something we focus on in our marriage, is this idea of serving each other.  What’s this all about?

In general – we are supposed to serve others, not just our spouse. We are supposed to pour into the world with our gifts and our talents and make this world a better place than we found it. It’s no different in marriage – we’re here to serve each other. We’re Christians, but even if you’re not – our priority should be to serve our spouse. How can I serve Michelle? I can do the laundry, get the groceries, do things to make her life easier. I can create a peaceful home – a place where she feels safe and has her needs met. What are her dreams & goals? What makes her thrive or shut down? If I know those things, I can help serve in those areas. That’s the design of marriage – to serve one another. We get in trouble when we ask ourselves “what am I getting??”

Ultimately – love is selfless, there is no selfishness in love. We weren’t created to live in selfishness. Essentially, selfishness is destructive and love is constructive. Love builds people up. It’s not what I can get but what I can give. We fail miserably often because we are selfish people by nature.

So talk to me about longevity – how do we run this MARRIAGE race for the long haul to the finish line?

One of my favorite authors is a pastor named Paul Tripp. He wrote a book simply called “Marriage.” He says, “Reconciliation in a marriage has to be a lifestyle.” (AND I WOULD ADD TEQUILA!) This is not a license to be an idiot and make poor choices and be forgiven. But, the reason that reconciliation is so important is that it wipes the slate clean and keeps resentment from piling up. Resentment is one of the biggest roadblocks to finishing the race of marriage. Marriage is a long road and you are going to have to forgive your spouse over and over again. It doesn’t mean you don’t argue or have tough conversations. The problem with not reconciling or forgiving is that resentment will build up as a slow drip. I don’t think anyone wakes up and says, “today is a great day to cheat on my spouse.” What happens is slowly over time you stop putting in the effort or letting little things build up and it can be hard to get back to a place where things are cleared away unless you are constantly practicing forgiveness.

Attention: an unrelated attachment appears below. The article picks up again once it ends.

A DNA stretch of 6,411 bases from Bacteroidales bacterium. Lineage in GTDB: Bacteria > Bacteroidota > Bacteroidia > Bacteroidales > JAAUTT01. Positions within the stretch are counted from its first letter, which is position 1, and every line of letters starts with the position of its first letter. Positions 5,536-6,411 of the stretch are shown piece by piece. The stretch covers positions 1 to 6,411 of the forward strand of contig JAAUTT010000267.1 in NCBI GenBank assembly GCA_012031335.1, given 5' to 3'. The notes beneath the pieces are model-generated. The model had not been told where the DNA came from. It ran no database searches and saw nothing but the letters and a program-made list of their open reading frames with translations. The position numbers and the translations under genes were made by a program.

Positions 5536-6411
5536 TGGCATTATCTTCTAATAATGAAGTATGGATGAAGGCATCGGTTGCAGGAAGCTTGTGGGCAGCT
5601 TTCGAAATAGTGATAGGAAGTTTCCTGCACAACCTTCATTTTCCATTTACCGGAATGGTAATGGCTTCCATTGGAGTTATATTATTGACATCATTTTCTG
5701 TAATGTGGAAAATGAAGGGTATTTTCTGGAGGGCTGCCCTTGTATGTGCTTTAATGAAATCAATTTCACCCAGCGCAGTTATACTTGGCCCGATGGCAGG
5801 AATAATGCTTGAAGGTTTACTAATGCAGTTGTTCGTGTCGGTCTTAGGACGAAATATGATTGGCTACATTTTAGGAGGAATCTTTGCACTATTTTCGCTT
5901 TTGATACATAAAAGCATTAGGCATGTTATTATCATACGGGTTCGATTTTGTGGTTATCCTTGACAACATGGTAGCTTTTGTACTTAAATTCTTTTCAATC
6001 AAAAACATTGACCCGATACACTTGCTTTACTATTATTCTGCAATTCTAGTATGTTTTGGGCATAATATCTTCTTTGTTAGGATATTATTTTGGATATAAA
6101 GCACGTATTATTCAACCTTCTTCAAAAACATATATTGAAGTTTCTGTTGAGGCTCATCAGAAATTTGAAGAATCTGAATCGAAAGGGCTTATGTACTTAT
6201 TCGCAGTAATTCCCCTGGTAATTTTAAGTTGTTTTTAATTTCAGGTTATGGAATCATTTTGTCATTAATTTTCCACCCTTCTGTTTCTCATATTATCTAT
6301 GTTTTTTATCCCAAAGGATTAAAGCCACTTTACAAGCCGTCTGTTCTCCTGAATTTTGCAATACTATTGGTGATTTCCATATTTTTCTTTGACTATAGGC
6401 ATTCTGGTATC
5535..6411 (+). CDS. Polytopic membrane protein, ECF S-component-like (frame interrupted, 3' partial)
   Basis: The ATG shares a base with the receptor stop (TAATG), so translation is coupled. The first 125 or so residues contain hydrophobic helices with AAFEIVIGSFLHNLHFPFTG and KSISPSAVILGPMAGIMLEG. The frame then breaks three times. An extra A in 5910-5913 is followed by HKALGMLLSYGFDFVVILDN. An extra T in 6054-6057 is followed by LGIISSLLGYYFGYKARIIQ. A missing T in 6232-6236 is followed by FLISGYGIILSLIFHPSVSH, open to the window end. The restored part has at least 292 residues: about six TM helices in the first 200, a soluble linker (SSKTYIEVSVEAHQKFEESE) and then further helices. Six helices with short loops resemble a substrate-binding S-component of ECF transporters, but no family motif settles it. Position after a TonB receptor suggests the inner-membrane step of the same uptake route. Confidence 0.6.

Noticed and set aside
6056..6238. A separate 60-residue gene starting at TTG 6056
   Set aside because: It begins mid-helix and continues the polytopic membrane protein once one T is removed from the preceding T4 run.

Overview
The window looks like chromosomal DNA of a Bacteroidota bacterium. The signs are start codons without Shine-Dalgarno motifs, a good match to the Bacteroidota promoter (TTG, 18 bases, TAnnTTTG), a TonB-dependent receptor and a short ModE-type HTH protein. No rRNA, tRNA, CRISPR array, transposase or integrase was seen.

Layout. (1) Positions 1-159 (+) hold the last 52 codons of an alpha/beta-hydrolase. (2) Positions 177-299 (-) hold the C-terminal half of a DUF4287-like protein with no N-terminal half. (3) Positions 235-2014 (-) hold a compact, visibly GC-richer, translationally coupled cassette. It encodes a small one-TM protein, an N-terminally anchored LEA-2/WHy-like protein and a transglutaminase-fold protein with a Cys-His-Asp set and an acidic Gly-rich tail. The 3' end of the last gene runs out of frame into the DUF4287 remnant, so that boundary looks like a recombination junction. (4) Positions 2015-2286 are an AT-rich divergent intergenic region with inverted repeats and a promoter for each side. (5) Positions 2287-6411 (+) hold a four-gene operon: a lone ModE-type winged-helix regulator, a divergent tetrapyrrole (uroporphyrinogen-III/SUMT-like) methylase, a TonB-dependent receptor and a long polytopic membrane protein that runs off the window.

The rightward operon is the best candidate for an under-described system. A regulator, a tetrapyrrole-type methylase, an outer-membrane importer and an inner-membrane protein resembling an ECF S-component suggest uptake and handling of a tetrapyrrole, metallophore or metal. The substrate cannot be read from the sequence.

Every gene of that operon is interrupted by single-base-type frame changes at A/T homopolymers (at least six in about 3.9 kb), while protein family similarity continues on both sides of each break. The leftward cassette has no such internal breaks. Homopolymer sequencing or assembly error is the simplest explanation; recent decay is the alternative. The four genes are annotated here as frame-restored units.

There’s a price you have to pay intimacy. We’re going to see the good and the bad – the stuff you might try to keep private, your spouse will have a front seat to. The closer you are to the fire, the warmer you’ll get. But also, the closer you are to the fire, the more likely you are to get burned. If we are going to have this level of intimacy with our spouse, we’ll see the insecurities, generational sin, things we struggle with. There has to be some grace for that. We’ve made a choice to serve one another. When we fail – we have things to talk about. It doesn’t mean you forget it, but when you are able to move on, we keep a clean slate and not allow things to build up.


Culture is crucial – it’s everything, in every walk of life. It’s something you create and cultivate. As a husband and wife – we have to create the culture in our home. We like our home simple, organized, we want to care for it. With our kids, this is how we speak to each other: we speak life into one another, we don’t cut each other down. This habit of happiness is created over time. We try to set realistic expectations that can be maintained. If our joy is circumstantial, then we’re only as good as we’re doing and we’re only as good as others are treating us. That gives everyone else the power. You take the power back when you choose joy.

We’re not talking about happiness – that’s fleeting. Joy, however, is a choice. We get to wake up and choose how we face our day. You can create a culture of peace, patience, and joy in your home. And when we fall short, we can come back to what we’ve created and set up in our home. We have a purpose, we know who we are. We are purposely and intentionally setting a foundation that our family can come back to.

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You my friend, are called to a life of fullness and abundance - no matter how wild this motherhood journey is. It's time to trade the exhaustion and overwhelm for peace and joy.  No more hot-mess express.  I've got you. 

Learn more

Let's redefine what's possible in motherhood.

cool as a cucumber, ENNEAGRAM 3, book hoarder, MATCHA LATTE LOVER, growth seeker, accountability partner, and your biggest cheerleader

I'm Michelle.
Your Master Coach.

You my friend, are called to a life of fullness and abundance - no matter how wild this motherhood journey is. It's time to trade the exhaustion and overwhelm for peace and joy.  No more hot-mess express.  I've got you. 

Learn more

Let's redefine what's possible in motherhood.


Cheers to starting your day right!  Make yourself comfortable and get ready to dig in, learn, and most importantly, take action!

You got it, Mama!